Today Mildred’s four sons – Don, Rex, Mark and Jeff – estimate their mother’s amateur country music photography career began in the 1950s, when she began bringing her Kodak Brownie to the Brush Creek Follies, a country music review performed at the former KMBC television studios at 11th and Central streets.
When the Follies ended in the mid-1950s, Mildred began attending shows scheduled at Memorial Hall. By then she had replaced her original Brownie with an Argus Argoflex 75, a gift from her husband, Donald.
The upgrade made a difference in the Patsy Cline photo. Many photos taken by country music fans during the early 1960s were taken on black-and-white film. However, Mildred’s Argus Argoflex 75 accommodated 620 roll color film. That film, when used with a flash attachment for interior photos – like the Patsy Cline photo – produced superior results.
Patsy’s fans eventually wanted their own personal copies.
“Of course, this was back in the old negative days, and so she would take that negative, take it up to the drug store and get copies made,” said Jeff Keith.
Mildred would ask $5 to cover costs and postage for mailing the prints, usually 5-by-7 inches.
In this way, over time, Mildred Keith became a patron saint of Patsy Nation. At first, Mildred didn’t know what to think.
“It upset me a while, to think that she got killed right after that,” Mildred said in 2005.
“But I have met so many wonderful people because of that picture.”
Eventually, as the Patsy mystique grew in popularity, Mildred allowed staff members at Elko Camera in the 3100 block of Main Street to store the negative in the store’s climate-controlled vault. Then, when the requests for prints piled up, she would call Elko and order prints in bulk.
“One time I got a telephone call from a gal in Wales,” Mildred said. “She asked ‘Am I talking to Mildred Keith?’ She said ‘I saw that beautiful picture of Patsy and I would love to have one.’
“She asked me if I had a copy. I said, ‘Oh yeah, I’ve only got about 100 of them.’ ”
Mildred’s husband Donald died in 1987, but she continued to attend shows at various local venues such as Genova’s Chestnut Inn and The Gold Buffet. In later years she traveled with close friend Carl Curtis, making regular pilgrimages to Nashville as well as Winchester, Virginia, where she attended the annual Labor Day weekend observances of Patsy Cline’s birth there on Sept. 8, 1932.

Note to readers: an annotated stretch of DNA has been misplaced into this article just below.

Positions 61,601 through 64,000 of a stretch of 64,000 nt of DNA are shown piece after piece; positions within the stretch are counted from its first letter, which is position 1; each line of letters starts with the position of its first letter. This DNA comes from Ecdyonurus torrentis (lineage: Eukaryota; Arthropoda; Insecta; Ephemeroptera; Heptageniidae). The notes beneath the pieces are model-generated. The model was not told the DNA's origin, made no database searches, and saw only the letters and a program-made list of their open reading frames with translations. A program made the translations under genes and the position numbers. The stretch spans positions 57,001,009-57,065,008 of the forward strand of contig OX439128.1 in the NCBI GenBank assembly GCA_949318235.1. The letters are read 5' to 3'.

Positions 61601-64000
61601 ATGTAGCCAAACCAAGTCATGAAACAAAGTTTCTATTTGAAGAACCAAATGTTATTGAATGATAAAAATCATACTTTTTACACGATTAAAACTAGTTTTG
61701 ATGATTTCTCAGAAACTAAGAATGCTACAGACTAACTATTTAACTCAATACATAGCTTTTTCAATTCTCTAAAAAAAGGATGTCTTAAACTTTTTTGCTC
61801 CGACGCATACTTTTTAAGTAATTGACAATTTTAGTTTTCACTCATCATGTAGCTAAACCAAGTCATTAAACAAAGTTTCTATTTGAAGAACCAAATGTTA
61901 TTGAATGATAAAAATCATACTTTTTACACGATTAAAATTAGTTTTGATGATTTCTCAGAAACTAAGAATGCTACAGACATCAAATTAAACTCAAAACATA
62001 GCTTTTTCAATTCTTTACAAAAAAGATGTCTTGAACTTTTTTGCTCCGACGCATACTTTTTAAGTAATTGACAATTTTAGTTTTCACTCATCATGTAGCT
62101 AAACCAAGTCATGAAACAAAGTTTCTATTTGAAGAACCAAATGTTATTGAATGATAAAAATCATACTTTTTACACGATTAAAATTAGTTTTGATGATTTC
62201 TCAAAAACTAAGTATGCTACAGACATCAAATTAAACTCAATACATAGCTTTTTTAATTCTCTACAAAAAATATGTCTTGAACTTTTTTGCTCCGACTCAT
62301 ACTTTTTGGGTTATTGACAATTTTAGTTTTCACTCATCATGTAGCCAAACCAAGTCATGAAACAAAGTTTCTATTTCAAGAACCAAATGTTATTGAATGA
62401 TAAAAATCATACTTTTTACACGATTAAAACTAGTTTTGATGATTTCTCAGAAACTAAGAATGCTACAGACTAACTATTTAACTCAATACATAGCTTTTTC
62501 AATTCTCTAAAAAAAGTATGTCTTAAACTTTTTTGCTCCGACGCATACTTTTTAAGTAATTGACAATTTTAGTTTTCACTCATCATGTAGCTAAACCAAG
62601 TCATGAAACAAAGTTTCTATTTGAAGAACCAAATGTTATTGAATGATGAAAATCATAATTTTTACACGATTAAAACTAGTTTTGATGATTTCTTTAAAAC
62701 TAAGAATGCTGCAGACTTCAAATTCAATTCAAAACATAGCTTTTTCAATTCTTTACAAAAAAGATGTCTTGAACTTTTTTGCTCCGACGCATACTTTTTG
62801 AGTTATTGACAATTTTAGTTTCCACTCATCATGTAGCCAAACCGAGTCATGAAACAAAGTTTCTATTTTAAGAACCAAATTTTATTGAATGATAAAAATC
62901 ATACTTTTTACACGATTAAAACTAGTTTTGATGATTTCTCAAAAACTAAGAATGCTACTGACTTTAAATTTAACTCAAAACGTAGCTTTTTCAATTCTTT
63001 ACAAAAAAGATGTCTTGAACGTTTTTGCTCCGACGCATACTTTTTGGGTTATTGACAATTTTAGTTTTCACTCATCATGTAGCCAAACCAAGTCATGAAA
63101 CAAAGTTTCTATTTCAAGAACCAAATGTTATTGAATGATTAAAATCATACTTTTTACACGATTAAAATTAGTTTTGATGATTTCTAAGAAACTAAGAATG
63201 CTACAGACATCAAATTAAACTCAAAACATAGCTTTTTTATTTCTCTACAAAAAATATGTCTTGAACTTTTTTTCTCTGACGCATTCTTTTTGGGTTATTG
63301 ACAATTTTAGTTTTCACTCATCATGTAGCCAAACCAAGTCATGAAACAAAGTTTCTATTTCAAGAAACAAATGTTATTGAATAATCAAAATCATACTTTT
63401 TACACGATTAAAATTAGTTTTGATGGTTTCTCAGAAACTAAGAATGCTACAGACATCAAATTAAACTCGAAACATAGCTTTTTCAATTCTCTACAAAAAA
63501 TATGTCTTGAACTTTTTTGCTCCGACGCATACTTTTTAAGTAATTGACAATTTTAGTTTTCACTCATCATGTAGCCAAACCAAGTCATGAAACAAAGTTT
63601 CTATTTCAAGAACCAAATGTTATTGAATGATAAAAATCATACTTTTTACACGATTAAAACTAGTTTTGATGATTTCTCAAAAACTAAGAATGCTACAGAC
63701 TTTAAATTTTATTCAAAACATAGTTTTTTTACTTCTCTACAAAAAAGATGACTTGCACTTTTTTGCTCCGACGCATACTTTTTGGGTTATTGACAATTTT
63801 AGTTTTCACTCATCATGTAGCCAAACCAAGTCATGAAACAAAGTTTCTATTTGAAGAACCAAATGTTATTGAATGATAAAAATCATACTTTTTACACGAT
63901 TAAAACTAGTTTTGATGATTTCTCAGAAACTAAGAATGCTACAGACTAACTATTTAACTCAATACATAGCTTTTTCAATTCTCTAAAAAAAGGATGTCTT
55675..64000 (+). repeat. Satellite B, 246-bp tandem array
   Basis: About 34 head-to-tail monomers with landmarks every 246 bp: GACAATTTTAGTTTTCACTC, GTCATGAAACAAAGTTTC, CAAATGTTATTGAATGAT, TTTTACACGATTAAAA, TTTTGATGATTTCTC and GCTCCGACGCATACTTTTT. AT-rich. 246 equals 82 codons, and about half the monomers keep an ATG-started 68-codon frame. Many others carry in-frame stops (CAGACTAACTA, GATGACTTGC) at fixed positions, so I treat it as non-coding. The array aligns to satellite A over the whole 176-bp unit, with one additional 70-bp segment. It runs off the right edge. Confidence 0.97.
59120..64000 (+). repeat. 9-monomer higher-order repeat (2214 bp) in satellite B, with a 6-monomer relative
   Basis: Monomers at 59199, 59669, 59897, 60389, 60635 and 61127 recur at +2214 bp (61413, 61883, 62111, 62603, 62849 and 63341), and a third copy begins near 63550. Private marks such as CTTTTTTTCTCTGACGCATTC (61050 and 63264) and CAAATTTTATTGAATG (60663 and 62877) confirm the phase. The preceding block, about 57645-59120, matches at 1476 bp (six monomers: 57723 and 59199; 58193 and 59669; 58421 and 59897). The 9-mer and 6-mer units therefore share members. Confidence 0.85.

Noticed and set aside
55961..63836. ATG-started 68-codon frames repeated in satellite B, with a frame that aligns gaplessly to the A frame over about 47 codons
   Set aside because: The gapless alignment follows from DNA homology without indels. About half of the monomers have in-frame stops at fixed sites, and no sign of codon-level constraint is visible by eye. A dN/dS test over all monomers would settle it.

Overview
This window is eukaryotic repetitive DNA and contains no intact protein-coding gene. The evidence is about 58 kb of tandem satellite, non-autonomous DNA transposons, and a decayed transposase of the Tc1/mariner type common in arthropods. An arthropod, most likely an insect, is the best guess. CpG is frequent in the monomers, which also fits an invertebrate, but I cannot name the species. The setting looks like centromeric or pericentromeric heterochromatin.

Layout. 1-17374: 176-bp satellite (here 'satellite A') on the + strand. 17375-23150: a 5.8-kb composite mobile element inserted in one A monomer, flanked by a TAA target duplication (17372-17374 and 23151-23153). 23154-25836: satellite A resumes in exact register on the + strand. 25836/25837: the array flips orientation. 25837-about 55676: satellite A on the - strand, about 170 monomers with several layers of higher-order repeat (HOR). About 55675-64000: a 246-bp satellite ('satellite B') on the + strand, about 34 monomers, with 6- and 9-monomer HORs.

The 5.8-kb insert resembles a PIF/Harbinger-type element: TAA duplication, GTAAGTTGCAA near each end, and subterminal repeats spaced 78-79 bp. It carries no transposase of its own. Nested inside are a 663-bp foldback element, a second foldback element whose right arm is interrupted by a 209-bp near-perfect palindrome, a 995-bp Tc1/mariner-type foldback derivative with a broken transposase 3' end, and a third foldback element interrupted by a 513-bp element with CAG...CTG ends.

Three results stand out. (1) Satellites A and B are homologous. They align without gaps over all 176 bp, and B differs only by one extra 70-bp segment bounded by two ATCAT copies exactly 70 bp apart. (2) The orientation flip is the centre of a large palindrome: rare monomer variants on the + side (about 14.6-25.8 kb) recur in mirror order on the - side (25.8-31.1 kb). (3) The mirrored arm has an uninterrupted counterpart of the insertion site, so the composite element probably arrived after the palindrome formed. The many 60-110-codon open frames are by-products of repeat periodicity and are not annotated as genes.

In 2006 performer Marty Stuart, himself a published country music photographer, invited Mildred to a performance with his band the Fabulous Superlatives at Kansas City’s Folly Theater, inviting her backstage – a familiar place for Mildred.
Just days before she died in 2012 at age 90, Mildred traveled to country music shows in Branson, Missouri, escorted by Curtis, who brought along Mildred’s walker and wheelchair.
Today, while Mildred’s family does not actively fulfill reprint requests, the image is easily retrieved online with the input of “patsy cline mildred keith” into any search window. The family does, however, maintain careful stewardship of “The Book,” which now fills 10 worn three-ring binders.
The Patsy Cline “Last Photograph” negative is kept in a local bank safe deposit box.
The camera used to take that photo, meanwhile, is literally a museum piece.
Brothers Rex and Don, with wives Barbara and Georgetta, in 2015 drove to Winchester to donate the Argus Argoflex 75 to the Patsy Cline Historic House, the restored home where Cline lived as a teenager and young woman, and where the camera is today on exhibit.
“We didn’t want to mail it,” Don said, “so we drove the camera out there.
“This will tell you how much they appreciated it. We went in and the guy came out right away and started talking to us about the camera. We had it in a little grocery sack. I set the sack down on the table.
“He reached in his pocket and pulled out these white gloves. Then he carried the camera over to where they had the Patsy Cline picture and he put the camera right up next to it. The picture and the camera.
“Made me feel good.”
In conjunction with Ken Burns’ documentary series, “Country Music,” Kansas City PBS is highlighting local stories about the impact of country music in our region. Learn more at kcpt.org/country-music and tune in for the premiere September 15 on KCPT. Presented by Bank of America.